UK College Dems, Reps to expose students to campaign issues

By Ashley Hockney

As elections draw near, students can turn on the television and watch any number of campaign ads advising them how to vote in November. But Thursday night, two groups want to pull students away from the mudslinging, and toward some “civilized” debate.

UK College Democrats and College Republicans, along with the Student Activities Board, will host a “Red vs. Blue” debate Thursday at 7 p.m. in the Worsham Theater.  The event will be a discussion of the issues of the upcoming elections. Admission is free.

A moderator will start the debate with questions about topics previously discussed by the three hosting groups. Members of the College Democrats and the College Republicans will then debate in response to the questions.

“There will be a focus on everything from energy dependence to voting rights to immigration — on both a national and local level — and higher education,” said Joe Gallenstein, president of the UK College Democrats.

Other issues will involve the war, oil crisis and minimal discussion of the actual candidates.

The main focus of this debate is to show the ideology of each individual party, said Jacob Sims, president of UK College Republicans.

“If you don’t know where you stand, it’s a great way to get acclimated [to the issues],” said Robert Kahne, a member of UK College Democrats.

The debate will end with a question and answer session, allowing students to ask questions about the topics they are most interested in. Gallenstein said they wanted this “town-hall style” so students could ask the questions they really care about.

“We want to foster youth involvement, which we can do with the town hall format,” Gallenstein said. “We’ll have a great crowd asking great questions and we’ll inform the electoral as best we can.”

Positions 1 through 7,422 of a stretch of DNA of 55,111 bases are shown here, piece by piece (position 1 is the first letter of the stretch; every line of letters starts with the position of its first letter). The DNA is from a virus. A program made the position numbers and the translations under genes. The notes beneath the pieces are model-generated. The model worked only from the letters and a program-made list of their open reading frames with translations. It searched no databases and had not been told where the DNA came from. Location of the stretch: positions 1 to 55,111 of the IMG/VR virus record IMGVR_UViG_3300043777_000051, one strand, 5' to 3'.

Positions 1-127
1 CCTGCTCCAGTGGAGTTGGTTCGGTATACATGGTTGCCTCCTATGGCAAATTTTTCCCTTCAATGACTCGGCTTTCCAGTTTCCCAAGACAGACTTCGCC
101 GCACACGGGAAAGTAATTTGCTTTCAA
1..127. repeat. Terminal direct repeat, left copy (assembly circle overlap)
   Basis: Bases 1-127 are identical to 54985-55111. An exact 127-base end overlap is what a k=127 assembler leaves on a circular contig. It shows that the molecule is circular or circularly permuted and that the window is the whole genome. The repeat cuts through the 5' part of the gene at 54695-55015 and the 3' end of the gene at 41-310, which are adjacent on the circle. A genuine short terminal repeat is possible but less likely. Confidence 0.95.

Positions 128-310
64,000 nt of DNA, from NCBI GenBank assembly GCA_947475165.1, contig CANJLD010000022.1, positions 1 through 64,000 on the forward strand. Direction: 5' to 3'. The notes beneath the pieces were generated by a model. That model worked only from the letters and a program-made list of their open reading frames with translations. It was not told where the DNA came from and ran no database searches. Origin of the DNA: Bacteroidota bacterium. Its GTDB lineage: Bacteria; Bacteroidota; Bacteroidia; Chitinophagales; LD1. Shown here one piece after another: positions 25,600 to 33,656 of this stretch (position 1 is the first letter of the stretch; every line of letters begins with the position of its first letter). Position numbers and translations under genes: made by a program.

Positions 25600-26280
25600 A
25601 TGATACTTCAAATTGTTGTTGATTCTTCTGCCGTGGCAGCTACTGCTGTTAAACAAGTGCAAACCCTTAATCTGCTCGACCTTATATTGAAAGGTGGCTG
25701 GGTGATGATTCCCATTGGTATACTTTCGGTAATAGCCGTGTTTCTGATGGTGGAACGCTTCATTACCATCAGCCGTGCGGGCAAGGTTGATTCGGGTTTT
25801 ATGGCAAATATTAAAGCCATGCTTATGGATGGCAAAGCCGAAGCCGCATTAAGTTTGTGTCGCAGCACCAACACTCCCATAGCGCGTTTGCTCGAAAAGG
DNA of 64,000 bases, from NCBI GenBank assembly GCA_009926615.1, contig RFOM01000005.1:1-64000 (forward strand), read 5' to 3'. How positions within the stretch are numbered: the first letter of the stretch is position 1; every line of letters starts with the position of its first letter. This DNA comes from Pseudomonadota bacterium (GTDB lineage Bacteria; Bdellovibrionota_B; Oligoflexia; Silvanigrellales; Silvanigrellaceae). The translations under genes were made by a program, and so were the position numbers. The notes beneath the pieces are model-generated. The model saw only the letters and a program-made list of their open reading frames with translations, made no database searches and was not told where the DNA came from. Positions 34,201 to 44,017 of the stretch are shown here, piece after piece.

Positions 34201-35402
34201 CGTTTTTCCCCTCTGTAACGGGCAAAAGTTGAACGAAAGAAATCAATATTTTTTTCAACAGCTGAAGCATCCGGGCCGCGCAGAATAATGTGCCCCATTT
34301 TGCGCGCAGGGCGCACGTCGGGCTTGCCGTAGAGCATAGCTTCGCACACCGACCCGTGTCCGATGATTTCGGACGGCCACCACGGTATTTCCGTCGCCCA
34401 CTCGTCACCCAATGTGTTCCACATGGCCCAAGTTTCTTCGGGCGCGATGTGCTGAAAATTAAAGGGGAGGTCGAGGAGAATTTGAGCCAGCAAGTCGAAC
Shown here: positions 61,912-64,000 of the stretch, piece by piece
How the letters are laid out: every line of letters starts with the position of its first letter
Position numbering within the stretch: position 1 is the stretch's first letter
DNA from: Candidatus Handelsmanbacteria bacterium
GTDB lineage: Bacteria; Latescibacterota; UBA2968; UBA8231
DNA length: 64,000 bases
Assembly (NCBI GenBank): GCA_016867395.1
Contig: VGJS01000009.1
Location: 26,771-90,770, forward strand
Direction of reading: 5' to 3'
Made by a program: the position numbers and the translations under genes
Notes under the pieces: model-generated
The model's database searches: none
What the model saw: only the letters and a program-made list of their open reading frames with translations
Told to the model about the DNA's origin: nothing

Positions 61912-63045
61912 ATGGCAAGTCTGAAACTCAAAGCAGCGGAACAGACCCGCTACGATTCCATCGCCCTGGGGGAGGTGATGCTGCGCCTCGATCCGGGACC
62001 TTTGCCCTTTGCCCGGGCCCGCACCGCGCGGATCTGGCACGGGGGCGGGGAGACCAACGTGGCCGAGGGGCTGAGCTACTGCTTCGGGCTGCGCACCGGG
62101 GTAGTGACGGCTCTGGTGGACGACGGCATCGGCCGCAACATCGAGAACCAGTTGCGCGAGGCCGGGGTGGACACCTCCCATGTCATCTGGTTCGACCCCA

The presidents of both organizations agreed student involvement is a common goal.

“This debate is for the students,” Sims said. “We’ve heard these topics over and over, but we want students to listen and decide which side they can relate to more.”

Political debates often conjure images of bickering and fast-paced crossfire, but this debate is about civil discussion, Sims said.

“We actually sit down and exchange ideas,” he said. “We are thinking things we haven’t been accustomed to thinking and we want to put a little bit of discomfort in the way you’ve been thinking.”

Sims and Gallenstein said continuing student involvement is a priority for both parties, because when election season is over, apathy tends to return to most students’ attitudes.

“I fear that as soon as the election is over [political involvement] will decrease,” Sims said. “Both Joe (Gallenstein) and I agree that we need to come up with something to keep people in it.”

Despite these common goals, the night is sure to be highlighted by argument as each panel argues their individual ideas, Gallenstein said.

“It’s our job to represent our candidate, our party and our ideologies to the best of our ability,” he said.